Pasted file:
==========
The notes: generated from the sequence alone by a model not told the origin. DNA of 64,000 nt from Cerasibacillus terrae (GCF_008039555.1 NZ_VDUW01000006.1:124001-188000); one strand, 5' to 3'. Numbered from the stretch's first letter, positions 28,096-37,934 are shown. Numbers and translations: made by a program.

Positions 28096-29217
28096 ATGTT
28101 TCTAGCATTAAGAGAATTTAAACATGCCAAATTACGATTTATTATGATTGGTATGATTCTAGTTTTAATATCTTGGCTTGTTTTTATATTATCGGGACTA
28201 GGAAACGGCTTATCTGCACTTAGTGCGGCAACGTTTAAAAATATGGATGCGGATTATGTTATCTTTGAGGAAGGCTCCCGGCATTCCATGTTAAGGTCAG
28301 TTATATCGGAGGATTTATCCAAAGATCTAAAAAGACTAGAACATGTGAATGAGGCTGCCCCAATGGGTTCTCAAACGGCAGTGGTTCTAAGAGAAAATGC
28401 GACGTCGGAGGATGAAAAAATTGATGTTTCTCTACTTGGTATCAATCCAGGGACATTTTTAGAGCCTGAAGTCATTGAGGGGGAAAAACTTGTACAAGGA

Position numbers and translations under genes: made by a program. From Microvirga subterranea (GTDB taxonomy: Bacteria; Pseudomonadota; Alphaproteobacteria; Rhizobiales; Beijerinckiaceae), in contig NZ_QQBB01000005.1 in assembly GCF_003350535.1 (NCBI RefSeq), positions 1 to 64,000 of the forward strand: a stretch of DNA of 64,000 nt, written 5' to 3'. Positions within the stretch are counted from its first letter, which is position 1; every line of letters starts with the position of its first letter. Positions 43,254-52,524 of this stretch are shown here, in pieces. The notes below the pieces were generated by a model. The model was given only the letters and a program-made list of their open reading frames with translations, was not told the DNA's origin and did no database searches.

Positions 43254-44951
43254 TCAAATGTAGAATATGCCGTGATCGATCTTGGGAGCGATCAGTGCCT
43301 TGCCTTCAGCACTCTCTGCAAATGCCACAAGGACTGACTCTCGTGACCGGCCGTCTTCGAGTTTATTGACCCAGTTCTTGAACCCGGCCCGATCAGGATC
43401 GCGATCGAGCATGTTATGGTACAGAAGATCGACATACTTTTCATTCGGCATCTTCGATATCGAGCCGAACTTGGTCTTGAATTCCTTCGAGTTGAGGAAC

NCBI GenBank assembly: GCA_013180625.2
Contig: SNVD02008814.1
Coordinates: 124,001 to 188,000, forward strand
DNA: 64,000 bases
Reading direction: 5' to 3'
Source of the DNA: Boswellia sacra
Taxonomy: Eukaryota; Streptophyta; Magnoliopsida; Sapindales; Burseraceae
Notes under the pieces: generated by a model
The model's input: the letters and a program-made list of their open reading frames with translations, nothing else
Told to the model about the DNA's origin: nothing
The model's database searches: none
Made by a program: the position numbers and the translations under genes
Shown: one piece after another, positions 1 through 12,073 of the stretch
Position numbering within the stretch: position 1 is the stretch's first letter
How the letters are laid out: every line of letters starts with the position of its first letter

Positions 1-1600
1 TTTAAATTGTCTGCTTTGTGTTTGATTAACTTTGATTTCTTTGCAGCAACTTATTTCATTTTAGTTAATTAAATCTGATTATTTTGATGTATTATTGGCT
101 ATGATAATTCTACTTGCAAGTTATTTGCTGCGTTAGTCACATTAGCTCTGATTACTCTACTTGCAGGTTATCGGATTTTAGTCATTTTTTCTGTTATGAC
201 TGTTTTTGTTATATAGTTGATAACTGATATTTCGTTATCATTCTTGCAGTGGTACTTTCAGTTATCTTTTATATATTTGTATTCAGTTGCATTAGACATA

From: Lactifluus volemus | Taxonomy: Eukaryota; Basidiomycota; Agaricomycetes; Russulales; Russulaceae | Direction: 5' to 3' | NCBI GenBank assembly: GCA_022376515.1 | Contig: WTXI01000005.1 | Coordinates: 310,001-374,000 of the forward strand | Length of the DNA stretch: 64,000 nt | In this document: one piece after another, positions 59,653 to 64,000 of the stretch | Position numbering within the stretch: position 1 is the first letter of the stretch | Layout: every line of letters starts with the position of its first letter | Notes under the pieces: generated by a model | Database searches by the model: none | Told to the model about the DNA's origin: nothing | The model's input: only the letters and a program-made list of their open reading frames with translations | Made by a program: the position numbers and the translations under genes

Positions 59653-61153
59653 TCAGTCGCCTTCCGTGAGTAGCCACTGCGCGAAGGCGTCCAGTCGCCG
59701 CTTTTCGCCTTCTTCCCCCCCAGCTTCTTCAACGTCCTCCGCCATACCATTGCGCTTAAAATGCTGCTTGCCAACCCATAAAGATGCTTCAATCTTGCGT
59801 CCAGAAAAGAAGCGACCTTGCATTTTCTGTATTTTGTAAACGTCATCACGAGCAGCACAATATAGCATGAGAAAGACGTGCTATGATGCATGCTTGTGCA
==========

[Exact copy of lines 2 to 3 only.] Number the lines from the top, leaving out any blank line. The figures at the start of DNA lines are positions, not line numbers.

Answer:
Positions 28096-29217
28096 ATGTT